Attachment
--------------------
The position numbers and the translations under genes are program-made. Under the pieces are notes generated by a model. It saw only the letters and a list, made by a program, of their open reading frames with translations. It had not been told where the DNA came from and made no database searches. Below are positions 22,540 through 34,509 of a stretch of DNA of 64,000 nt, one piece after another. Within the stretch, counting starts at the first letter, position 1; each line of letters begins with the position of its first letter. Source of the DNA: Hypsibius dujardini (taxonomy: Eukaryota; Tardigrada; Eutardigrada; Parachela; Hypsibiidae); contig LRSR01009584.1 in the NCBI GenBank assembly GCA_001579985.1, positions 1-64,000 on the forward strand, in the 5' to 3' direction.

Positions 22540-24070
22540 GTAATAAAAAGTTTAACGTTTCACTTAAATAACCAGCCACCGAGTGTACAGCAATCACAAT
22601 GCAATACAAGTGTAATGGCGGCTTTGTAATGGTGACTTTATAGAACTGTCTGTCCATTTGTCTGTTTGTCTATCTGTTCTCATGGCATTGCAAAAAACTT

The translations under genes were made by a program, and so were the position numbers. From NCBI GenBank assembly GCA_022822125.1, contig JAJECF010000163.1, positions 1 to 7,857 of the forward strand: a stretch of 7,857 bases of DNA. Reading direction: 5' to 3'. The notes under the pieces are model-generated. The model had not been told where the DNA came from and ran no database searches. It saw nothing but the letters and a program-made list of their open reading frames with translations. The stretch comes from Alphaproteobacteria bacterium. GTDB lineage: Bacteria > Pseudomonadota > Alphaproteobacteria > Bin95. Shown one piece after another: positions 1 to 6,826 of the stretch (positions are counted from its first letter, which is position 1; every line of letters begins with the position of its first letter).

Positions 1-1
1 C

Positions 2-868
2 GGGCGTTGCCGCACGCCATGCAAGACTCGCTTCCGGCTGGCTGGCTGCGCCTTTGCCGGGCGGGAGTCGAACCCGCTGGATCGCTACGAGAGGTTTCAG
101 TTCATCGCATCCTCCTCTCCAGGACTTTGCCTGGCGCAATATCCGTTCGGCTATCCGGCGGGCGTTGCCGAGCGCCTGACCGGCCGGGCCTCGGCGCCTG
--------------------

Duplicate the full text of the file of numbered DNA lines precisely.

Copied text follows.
The position numbers and the translations under genes are program-made. Under the pieces are notes generated by a model. It saw only the letters and a list, made by a program, of their open reading frames with translations. It had not been told where the DNA came from and made no database searches. Below are positions 22,540 through 34,509 of a stretch of DNA of 64,000 nt, one piece after another. Within the stretch, counting starts at the first letter, position 1; each line of letters begins with the position of its first letter. Source of the DNA: Hypsibius dujardini (taxonomy: Eukaryota; Tardigrada; Eutardigrada; Parachela; Hypsibiidae); contig LRSR01009584.1 in the NCBI GenBank assembly GCA_001579985.1, positions 1-64,000 on the forward strand, in the 5' to 3' direction.

Positions 22540-24070
22540 GTAATAAAAAGTTTAACGTTTCACTTAAATAACCAGCCACCGAGTGTACAGCAATCACAAT
22601 GCAATACAAGTGTAATGGCGGCTTTGTAATGGTGACTTTATAGAACTGTCTGTCCATTTGTCTGTTTGTCTATCTGTTCTCATGGCATTGCAAAAAACTT

The translations under genes were made by a program, and so were the position numbers. From NCBI GenBank assembly GCA_022822125.1, contig JAJECF010000163.1, positions 1 to 7,857 of the forward strand: a stretch of 7,857 bases of DNA. Reading direction: 5' to 3'. The notes under the pieces are model-generated. The model had not been told where the DNA came from and ran no database searches. It saw nothing but the letters and a program-made list of their open reading frames with translations. The stretch comes from Alphaproteobacteria bacterium. GTDB lineage: Bacteria > Pseudomonadota > Alphaproteobacteria > Bin95. Shown one piece after another: positions 1 to 6,826 of the stretch (positions are counted from its first letter, which is position 1; every line of letters begins with the position of its first letter).

Positions 1-1
1 C

Positions 2-868
2 GGGCGTTGCCGCACGCCATGCAAGACTCGCTTCCGGCTGGCTGGCTGCGCCTTTGCCGGGCGGGAGTCGAACCCGCTGGATCGCTACGAGAGGTTTCAG
101 TTCATCGCATCCTCCTCTCCAGGACTTTGCCTGGCGCAATATCCGTTCGGCTATCCGGCGGGCGTTGCCGAGCGCCTGACCGGCCGGGCCTCGGCGCCTG